Arginine vasopressin and baroreflex function after converting enzyme inhibition in normal humans

Steven R. Goldsmith

Research output: Contribution to journalArticlepeer-review

3 Scopus citations


Arginine vasopressin (AVP) has been shown to interact with sinoaortic and cardiac reflexes under selected experimental conditions. In humans, there is no evidence that AVP potentiates reflex function at modestly increased plasma levels, except possibly if the angiotensin-converting enzyme (ACE) is inhibited. The objective of this study was to test the hypothesis that a modest physiological increase in plasma AVP would potentiate the responses of heart rate (HR), forearm vascular resistance (FVR), plasma norepinephrine (NE), or systemic NE spillover to baroreflex unloading and loading after pretreatment with lisinopril in healthy human volunteers. Seven normal young men were studied on three occasions. Baseline HR, FVR, and steady-state NE kinetics were established, and AVP or vehicle (5% dextrose in water) was infused for 15 min double-blind on the first 2 days. Baroreflexes were then perturbed as follows: 15 min 60°head-up tilt, 15 min 30°head-down tilt plus 1,000 ml normal saline infusion, 15 min 30°head-down tilt plus phenylephrine titrated to raise mean arterial pressure 10-15 mmHg. The study was repeated on a third day 12 h after 5 mg of lisinopril. Five additional subjects underwent similar baroreflex study on 2 days with only lisinopril and placebo. Before baroreflex deactivation and activation in the absence of lisinopril, AVP infusion had no hemodynamic or neurohormonal effects. During AVP infusion after lisinopril, HR decreased from 67 ± 6.5 to 62 ± 4.5 beats/min (P < 0.05). AVP had no effect on the response of any variable during baroreflex perturbation relative to vehicle, either with or without lisinopril. Lisinopril had no independent effect on these responses in the additional five subjects. At modestly increased plasma levels, AVP did not affect the responses of HR, FVR, plasma NE, or systemic NE spillover to baroreflex deactivation and activation. After lisinopril, AVP infusion produced a modest bradycardia but still had no significant positive effect on either response. These data suggest that inhibition of the angiotensin- converting enzyme may unmask mild direct or vagally mediated effects of AVP on HR but does not unmask baroreflex potentiation.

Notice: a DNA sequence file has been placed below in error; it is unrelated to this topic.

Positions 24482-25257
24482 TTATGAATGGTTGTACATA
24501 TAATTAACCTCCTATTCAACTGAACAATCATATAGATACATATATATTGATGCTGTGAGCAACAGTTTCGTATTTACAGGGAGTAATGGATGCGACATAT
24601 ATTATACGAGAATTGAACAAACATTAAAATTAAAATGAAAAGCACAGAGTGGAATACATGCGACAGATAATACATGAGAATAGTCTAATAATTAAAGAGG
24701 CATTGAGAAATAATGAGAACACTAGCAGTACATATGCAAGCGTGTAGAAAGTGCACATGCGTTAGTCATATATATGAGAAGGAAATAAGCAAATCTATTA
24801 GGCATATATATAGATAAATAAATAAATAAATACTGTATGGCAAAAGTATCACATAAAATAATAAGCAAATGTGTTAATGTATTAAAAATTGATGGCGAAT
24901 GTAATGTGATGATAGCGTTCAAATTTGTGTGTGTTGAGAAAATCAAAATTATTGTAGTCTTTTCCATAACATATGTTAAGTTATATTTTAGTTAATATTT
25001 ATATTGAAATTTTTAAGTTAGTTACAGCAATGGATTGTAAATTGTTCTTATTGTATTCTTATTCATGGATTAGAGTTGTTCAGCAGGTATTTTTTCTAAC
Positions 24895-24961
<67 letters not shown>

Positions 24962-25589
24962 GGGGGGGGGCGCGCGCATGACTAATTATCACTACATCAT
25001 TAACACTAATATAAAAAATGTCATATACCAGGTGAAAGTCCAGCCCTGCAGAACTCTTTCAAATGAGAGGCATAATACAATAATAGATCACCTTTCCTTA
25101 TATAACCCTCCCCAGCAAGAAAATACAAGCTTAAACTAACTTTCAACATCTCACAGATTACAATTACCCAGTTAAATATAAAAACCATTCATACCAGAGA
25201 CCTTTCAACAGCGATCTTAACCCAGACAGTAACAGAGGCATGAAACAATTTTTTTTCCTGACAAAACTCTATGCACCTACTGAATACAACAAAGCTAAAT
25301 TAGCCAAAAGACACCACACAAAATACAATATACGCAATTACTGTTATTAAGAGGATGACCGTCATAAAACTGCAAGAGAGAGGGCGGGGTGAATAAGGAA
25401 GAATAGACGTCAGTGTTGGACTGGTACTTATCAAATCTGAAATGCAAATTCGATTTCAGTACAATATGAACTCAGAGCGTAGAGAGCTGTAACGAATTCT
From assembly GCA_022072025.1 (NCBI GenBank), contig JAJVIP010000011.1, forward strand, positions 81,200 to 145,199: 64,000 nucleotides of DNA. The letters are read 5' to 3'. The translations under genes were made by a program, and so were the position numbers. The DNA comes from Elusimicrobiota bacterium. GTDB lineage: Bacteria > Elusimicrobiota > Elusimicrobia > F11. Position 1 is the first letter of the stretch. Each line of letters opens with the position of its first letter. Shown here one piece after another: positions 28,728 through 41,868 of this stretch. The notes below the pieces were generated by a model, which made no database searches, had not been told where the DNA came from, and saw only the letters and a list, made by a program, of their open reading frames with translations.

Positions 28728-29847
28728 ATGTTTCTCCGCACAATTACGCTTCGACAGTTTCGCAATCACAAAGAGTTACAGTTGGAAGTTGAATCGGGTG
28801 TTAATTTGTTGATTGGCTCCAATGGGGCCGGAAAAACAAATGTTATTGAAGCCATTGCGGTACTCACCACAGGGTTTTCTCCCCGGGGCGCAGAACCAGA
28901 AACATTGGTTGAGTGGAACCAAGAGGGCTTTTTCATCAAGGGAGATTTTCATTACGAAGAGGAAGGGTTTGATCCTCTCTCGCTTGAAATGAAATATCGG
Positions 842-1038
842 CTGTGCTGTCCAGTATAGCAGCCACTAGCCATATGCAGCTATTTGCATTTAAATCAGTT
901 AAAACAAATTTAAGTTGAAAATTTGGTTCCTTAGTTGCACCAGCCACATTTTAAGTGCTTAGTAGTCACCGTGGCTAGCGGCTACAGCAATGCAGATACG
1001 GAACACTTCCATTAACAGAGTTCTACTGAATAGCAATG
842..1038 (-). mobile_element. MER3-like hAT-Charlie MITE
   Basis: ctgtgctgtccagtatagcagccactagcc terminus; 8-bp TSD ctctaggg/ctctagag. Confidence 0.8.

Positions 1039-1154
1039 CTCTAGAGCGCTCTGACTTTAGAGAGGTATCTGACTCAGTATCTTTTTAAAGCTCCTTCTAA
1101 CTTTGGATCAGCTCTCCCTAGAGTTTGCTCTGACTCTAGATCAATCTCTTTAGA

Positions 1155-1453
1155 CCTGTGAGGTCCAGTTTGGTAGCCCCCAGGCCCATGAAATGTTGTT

Original languageEnglish (US)
Pages (from-to)E429-E436
JournalAmerican Journal of Physiology - Endocrinology and Metabolism
Issue number3 35-3
StatePublished - Mar 1997


  • angiotensin-converting enzyme inhibitor
  • neurohormones
  • norepinephrine kinetics
  • sympathetic nervous system


Dive into the research topics of 'Arginine vasopressin and baroreflex function after converting enzyme inhibition in normal humans'. Together they form a unique fingerprint.

Cite this